Vol. 19, No. 4,876 - The American Reporter - December 10, 2013




BY Constance Daley
American Reporter Correspondent
St. Simons Island, Ga.
August 3, 2010
Constance
TALK TO THE YOUTH

Back to home page

Printable version of this story

PHOENIX, Ariz., July 26, 2010 -- Two things are assured this coming week. One is that Arizona will do its best to put into practice its controversial anti-immigration bill. The other is that a federal district court will rule whether that law is constitutional.

The Arizona law requires all law enforcement officials who stop anyone for any reason to determine if that person may be an illegal resident. If the person can't produce documentation, the police are required to detain the individual and to notify Immigration and Customs Enforcement (ICE).

The Arizona law is mostly based upon the fear by Arizonans that the state is being overrun by Hispanic illegals, and that the federal government isn't curbing the problem. However, the Obama Administration has increased both personnel and funding for immigration enforcement.

Critics have also complained about President Obama's recommendation for a one-time general amnesty for undocumented workers and their families who have no criminal records. That same proposal by former President George W. Bush, which included other immigration reform, was never enacted into law because of the opposition by the extreme right wing.

Most law enforcement officers, including most Arizona police don't like this law. It takes away time and resources; it also creates a barrier between police and undocumented workers, who often cooperate with the police in their investigations because they know the police will not notify ICE.

There is no doubt that police will have a serious problem locating undocumented workers who could be witnesses. More important, police community relations will deteriorate under the new law.

Contrary to the panic and fear demonstrated by certain citizens, contrary to the political rants to get media attention, and contrary to the media which have under-reported the good that minority cultures bring to the nation but have exaggerated criminal activity, most undocumented workers are neither lazy nor criminals. Most don't use the welfare system or hospital ERs because they are afraid of being caught and deported.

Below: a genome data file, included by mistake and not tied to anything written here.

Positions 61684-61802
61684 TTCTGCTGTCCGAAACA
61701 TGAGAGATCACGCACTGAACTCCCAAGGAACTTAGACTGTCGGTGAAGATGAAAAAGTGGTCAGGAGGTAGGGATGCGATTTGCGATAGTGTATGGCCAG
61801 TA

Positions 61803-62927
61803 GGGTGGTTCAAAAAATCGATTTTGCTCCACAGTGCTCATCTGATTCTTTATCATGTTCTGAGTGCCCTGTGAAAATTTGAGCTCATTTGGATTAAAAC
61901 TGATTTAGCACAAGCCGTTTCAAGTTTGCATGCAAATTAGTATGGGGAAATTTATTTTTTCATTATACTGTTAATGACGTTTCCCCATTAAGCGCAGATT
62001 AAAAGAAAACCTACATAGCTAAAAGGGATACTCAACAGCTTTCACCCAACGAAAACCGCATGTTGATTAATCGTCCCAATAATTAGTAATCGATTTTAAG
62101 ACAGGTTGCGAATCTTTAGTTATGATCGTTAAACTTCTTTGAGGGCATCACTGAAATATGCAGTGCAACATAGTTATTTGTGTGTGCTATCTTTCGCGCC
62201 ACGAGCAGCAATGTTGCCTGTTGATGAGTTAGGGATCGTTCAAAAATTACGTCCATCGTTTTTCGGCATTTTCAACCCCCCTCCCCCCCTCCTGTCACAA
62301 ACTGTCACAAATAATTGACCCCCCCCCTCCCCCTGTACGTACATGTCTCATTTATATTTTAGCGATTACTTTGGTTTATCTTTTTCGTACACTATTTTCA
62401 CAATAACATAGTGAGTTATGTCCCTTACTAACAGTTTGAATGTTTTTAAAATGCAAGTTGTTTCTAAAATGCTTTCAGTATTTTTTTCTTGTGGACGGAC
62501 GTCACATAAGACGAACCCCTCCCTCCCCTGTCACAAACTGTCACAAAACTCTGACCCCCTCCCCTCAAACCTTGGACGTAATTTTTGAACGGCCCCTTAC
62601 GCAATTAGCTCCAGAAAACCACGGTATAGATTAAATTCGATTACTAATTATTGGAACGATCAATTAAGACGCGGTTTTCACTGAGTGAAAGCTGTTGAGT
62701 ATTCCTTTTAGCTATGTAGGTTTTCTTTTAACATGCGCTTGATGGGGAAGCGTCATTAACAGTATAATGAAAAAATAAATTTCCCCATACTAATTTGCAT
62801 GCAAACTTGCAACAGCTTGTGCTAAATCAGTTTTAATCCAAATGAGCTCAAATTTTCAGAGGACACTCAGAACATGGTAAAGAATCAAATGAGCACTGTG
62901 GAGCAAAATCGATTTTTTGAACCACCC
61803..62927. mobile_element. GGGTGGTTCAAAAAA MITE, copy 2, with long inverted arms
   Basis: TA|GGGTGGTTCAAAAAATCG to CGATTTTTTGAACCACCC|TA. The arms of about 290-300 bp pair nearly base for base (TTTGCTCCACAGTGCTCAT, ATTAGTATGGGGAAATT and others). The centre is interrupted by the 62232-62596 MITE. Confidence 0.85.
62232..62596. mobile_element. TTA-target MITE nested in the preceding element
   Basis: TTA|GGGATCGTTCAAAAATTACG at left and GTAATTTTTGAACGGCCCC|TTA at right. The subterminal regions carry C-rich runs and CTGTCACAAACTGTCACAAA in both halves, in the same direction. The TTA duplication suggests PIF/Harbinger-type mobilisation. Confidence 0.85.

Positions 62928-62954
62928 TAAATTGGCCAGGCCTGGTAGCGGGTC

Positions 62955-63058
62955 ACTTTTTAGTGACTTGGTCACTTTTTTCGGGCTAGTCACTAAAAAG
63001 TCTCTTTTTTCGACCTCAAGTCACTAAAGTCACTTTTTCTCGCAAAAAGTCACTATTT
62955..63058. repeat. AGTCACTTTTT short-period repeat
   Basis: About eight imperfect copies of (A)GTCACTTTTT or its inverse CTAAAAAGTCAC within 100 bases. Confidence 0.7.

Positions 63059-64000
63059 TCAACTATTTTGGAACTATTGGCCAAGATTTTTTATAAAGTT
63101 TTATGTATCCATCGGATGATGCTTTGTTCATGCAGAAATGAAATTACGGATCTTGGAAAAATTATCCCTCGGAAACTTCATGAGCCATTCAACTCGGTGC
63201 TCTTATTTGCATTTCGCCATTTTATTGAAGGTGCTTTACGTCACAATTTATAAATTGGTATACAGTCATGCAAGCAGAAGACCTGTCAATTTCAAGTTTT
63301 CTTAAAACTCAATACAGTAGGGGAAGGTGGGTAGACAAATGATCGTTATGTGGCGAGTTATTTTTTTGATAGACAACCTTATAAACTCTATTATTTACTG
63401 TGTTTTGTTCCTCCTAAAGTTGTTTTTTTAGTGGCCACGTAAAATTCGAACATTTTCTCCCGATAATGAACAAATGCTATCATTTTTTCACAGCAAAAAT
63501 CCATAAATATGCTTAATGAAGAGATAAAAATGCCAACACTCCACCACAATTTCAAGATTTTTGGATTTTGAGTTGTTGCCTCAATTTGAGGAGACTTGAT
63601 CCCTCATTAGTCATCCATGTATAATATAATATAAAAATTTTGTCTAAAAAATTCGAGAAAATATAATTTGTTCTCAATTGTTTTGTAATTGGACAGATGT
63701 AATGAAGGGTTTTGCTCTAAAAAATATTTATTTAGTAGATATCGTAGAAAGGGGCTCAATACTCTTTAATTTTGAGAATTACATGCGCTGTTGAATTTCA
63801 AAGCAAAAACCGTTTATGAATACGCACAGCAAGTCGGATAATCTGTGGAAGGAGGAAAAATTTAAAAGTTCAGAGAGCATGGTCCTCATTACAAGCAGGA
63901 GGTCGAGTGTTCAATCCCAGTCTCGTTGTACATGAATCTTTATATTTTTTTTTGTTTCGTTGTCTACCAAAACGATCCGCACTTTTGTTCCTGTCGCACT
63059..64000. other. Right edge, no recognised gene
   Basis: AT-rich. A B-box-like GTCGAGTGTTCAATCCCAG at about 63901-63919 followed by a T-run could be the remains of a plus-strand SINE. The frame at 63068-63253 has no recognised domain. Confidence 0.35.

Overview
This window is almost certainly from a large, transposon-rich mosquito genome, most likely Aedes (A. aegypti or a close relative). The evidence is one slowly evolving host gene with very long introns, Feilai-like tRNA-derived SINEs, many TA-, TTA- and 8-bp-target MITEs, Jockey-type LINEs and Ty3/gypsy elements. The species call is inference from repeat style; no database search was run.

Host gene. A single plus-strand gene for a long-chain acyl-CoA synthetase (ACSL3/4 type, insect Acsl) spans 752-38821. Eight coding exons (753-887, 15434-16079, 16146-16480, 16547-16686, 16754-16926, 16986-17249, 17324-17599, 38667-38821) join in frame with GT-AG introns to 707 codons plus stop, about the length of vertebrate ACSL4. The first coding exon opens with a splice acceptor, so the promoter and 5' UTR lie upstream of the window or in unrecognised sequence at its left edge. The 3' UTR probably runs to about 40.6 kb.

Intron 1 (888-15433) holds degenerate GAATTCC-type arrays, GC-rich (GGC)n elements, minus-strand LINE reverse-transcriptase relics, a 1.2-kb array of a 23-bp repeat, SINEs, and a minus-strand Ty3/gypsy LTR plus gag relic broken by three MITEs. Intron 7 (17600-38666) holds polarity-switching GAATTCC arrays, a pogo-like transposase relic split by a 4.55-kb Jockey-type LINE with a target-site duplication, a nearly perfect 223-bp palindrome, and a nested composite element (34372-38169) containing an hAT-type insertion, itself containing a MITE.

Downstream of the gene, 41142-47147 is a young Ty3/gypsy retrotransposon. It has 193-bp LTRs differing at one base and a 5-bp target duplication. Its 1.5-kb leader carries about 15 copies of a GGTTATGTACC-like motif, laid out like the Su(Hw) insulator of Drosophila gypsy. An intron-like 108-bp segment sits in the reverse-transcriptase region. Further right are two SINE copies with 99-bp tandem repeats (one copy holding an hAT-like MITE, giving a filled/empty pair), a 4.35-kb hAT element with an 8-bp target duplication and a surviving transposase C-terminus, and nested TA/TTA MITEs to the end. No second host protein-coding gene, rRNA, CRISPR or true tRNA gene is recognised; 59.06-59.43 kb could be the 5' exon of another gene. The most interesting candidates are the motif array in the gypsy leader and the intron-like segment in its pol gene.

The federal lawsuit avoids the Constitutional issues of civil rights and due process violations. It asks the federal district court in Phoenix to rule that the Constitution reserves all immigration issues and enforcement solely to the federal government. No matter what the ruling, it is likely there will be an appeal, which will eventually reach the Supreme Court. Perhaps it's time to reflect not upon the words not of myriad bloggers, pundits, and politicians, who have flooded the airwaves with their own opinions, mostly unsupported by facts, but upon the words of one American poet from more than a century ago. At the base of the Statue of Liberty, carved into bronze, is a sonnet written by Emma Lazarus in 1883. It was written in support of a fund-raising drive to get enough money to build a pedestal for the statue, a gift from France. The sonnet is titled, "The New Colossus":

Not like the brazen giant of Greek fame,
With conquering limbs astride from land to land;
Here at our sea-washed, sunset gates shall stand
A mighty woman with a torch, whose flame
Is the imprisoned lightning, and her name
Mother of Exiles. From her beacon-hand
Glows world-wide welcome; her mild eyes command
The air-bridged harbor that twin cities frame.
"Keep, ancient lands, your storied pomp!" cries she
With silent lips. "Give me your tired, your poor,
Your huddled masses yearning to breathe free,
The wretched refuse of your teeming shore.
Send these, the homeless, tempest-tossed to me,
I lift my lamp beside the golden door!"

Emma Lazarus was a relatively wealthy Portuguese Jew, whose family had emigrated to America and lived in New York City for generations. But in 1882, the year before she wrote her sonnet, she began working with masses of Russian Jews who had come to America to escape poverty and persecution. She helped teach them English and job skills. But in America, the Jews were discriminated against - often by the children of immigrants from other cultures who now worried that America was being overrun by immigrants. Perhaps Arizonans and the nation, most of whom are the descendants of immigrants, need to again hear the words that the descendant of immigrants once wrote - the words that say America is a place of refuge for the tired, the poor, the "huddled masses yearning to breathe free."

Walter Brasch's latest books are the witty and probing Sex and the Single Beer Can, a look at American culture and the mass media; and Sinking the Ship of State, an overview of the Bush-Cheney presidency. Both are available at amazon.com, and other stores. You may contact Brasch at brasch@bloomu.edu.

Copyright 2013 Joe Shea The American Reporter. All Rights Reserved.

Site Meter